"At that particular time, Paul [Rothchild] was all-inclusive," Botnick explains regarding the working dynamic involving himself, the band and their producer. "The music was speaking very loud and I think that we all just reacted. In line with the old adage 'Don't think, it's dangerous,' there wasn't a whole lot of thinking. It was more a case of 'Let's try this, let's do that, let's do this, let's do that,' because we had these new toys to play with — meaning four more tracks — and so it was like 'Wow!'"
In the Spring of 1967, prior to the commencement of work on Strange Days, Bruce Botnick had acquired a mono acetate of the Beatles' groundbreaking Sergeant Pepper album from the Turtles, and the effect of playing it to the Doors and Paul Rothchild was to spur them on to try innovative new techniques of their own. "We were there anyway," Botnick asserts, "but Pepper convinced us that we could go forward."
The Sunset Sound Recorders environment in which the Doors and their production/engineering team were working was a brick structure on Sunset Boulevard that had once been an auto repair garage. Consequently, the walls, ceiling and floor all slanted towards a corner where excess car fluids had trickled into a drain — hardly ideal for a recording facility, one might think, yet the non-parallel surfaces were great for acoustic control.
"It was a rectangular room with a low ceiling — maybe eight feet — and the floor sloped down towards the control room," Botnick recalls. "In fact, when it rained and the water came in, we could have a small lake there. The floor was concrete with asphalt tile and one piece of carpet on it. There was no major effort to get super-isolation. We didn't know what that was. The walls were all brick, and there were fibreglass wall panels covered with fabric spaced four to six feet apart. Then there was a vocal booth which was the creation of Tutti Camarata, the studio's owner, while at the end of the studio Tutti and I converted one of the disc mastering rooms into a big isolation booth for the strings and so on.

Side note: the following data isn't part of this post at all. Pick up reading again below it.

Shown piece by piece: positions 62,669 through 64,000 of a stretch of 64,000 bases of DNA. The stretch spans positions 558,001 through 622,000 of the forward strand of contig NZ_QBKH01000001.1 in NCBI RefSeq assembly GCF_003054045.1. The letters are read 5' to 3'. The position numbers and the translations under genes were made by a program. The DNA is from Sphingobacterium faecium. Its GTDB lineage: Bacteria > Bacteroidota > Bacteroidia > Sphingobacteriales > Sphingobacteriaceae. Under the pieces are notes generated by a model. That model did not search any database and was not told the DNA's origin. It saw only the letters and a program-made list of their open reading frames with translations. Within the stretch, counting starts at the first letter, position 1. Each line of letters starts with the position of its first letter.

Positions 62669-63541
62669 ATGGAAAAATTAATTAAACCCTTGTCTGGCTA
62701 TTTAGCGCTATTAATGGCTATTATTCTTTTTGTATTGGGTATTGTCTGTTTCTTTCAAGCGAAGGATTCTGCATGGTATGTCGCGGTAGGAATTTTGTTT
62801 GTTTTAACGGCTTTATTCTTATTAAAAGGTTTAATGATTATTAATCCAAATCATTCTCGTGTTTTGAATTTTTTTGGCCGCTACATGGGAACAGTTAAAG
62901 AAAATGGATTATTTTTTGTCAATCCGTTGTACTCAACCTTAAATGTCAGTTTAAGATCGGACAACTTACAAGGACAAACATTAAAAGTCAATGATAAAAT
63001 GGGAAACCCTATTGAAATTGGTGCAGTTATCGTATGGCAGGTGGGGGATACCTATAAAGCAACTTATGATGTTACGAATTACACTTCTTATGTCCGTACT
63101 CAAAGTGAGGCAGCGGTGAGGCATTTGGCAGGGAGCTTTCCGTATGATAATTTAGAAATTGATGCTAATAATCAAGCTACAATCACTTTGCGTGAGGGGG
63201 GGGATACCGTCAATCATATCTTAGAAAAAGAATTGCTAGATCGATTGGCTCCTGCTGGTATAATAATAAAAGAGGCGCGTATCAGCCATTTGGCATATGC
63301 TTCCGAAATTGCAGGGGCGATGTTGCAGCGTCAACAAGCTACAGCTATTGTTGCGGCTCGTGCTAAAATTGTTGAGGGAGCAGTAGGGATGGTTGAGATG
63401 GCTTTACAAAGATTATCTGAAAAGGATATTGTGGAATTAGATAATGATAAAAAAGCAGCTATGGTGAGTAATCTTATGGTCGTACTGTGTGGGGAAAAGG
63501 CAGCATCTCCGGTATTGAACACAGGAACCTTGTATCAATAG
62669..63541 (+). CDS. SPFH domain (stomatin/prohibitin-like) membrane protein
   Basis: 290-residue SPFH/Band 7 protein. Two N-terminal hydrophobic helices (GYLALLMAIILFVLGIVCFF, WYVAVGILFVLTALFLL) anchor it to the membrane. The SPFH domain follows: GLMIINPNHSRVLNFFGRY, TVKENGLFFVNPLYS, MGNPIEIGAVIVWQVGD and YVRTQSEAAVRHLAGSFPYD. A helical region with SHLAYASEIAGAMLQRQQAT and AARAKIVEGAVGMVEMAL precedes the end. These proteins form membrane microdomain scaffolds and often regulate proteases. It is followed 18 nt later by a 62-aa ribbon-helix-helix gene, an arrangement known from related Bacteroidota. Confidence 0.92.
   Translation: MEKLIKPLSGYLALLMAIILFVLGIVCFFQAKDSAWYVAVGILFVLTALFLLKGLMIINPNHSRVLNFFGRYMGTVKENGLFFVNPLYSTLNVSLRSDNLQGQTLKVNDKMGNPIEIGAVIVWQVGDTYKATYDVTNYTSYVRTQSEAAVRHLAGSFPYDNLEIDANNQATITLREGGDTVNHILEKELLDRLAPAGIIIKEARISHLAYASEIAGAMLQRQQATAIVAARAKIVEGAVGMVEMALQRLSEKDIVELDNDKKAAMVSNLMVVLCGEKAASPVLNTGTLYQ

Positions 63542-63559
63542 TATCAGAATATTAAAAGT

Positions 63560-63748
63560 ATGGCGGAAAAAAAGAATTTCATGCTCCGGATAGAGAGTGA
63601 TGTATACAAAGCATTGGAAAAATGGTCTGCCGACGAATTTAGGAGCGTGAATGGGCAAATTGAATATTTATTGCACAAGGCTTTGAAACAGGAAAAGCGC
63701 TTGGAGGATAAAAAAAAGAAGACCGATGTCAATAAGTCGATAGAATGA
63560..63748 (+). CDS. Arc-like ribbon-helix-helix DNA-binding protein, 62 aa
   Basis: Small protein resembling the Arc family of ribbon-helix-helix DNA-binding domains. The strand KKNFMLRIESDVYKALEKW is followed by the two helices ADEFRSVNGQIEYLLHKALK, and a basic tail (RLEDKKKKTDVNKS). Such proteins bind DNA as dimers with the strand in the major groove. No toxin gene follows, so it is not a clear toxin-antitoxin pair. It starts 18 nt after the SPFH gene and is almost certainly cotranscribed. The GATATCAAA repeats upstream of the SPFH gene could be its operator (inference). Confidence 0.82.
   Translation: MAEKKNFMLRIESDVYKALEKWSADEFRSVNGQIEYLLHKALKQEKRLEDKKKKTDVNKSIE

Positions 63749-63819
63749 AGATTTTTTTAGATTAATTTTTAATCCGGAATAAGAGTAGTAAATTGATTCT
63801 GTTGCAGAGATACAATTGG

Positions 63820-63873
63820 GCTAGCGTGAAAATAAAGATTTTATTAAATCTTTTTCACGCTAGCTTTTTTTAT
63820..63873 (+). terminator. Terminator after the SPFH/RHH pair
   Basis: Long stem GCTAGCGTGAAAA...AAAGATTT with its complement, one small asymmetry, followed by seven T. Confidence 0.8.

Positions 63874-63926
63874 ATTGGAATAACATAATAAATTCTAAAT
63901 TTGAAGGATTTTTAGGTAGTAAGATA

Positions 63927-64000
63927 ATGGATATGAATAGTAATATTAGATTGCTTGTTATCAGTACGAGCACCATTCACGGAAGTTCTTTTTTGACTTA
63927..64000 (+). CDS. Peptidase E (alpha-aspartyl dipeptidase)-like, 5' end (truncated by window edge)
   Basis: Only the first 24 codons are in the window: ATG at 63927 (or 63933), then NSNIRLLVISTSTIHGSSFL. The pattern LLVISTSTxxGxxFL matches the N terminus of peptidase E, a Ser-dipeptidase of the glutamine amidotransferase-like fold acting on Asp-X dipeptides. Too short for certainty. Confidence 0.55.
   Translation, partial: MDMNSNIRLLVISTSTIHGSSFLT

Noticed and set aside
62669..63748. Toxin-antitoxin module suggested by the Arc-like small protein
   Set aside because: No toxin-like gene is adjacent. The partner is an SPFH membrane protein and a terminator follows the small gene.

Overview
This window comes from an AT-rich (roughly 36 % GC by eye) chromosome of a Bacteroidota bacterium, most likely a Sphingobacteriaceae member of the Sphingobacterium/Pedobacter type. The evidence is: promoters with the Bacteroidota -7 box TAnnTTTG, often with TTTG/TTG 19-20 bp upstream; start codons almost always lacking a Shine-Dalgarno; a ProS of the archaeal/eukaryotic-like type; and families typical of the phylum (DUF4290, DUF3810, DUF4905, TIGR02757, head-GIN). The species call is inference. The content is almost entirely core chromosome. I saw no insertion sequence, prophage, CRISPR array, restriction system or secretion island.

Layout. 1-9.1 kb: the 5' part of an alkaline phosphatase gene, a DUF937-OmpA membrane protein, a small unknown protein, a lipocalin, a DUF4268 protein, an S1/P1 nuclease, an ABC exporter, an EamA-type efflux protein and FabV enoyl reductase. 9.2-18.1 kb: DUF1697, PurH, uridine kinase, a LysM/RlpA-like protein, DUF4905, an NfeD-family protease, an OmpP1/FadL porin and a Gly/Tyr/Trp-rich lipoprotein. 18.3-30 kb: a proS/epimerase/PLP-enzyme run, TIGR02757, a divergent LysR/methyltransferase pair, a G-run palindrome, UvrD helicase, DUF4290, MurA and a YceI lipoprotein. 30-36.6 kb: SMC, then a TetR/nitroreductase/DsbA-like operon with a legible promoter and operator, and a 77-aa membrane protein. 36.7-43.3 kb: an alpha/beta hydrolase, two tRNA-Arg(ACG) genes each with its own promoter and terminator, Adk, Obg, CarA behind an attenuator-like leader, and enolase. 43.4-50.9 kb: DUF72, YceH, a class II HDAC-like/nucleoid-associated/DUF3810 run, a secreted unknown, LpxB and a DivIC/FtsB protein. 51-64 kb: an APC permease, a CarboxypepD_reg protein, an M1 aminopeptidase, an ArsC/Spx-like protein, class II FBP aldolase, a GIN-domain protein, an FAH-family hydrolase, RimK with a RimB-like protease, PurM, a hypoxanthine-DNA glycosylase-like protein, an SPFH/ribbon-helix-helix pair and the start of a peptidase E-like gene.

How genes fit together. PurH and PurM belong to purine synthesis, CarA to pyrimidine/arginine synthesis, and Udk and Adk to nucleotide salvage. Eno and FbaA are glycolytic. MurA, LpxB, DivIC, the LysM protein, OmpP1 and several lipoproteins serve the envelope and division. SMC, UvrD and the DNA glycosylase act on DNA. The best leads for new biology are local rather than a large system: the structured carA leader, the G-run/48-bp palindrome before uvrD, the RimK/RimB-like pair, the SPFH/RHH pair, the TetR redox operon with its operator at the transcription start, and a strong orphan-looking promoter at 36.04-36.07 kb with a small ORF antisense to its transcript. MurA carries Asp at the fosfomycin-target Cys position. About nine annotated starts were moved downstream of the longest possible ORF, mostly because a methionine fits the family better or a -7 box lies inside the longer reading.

"Back then, no facility had a vocal booth. Tutti was the one who came up with the concept. As a producer he'd never liked the fact that there was all that leakage into the singer's mic when he recorded alongside the orchestra. He didn't have the control that he wanted, and so when he and Allan Emig designed the studio they incorporated the vocal booth. I had never seen one before, and when I walked in and saw it I was blown away. It made perfect sense, and I subsequently recorded pretty much everybody in there, from jazz singers to hard rock."
Farkle And Echo
The year 1967 marked a high point on both sides of the Atlantic in terms of songwriting creativity and technological innovation, and in the latter regard Bruce Botnick was constantly coming up with new techniques to attain credible new sounds. For instance, at the same time that he was recording the Doors' Strange Days album, he was also engineering Van Dyke Parks's Song Cycle LP, and it was the desire to achieve a fluttering effect on the vocal which gave rise to a Botnick invention that Parks dubbed the farkle: three-quarter-inch masking tape was creased in eighth-inch folds and wrapped like a fan around the capstan of an Ampex 300 full-track mono tape machine at 30ips. The tape then ran through the recorder and fluttered as the rubber capstan bounced, and, by bringing back the output of the farkle to the mix, Botnick was able to attain the sought-after effect while adding plenty of echo from the famed Sunset Sound chamber and delaying it further via an Ampex 200 three-track at 15ips. This same spirit of innovation prevailed on the Strange Days project.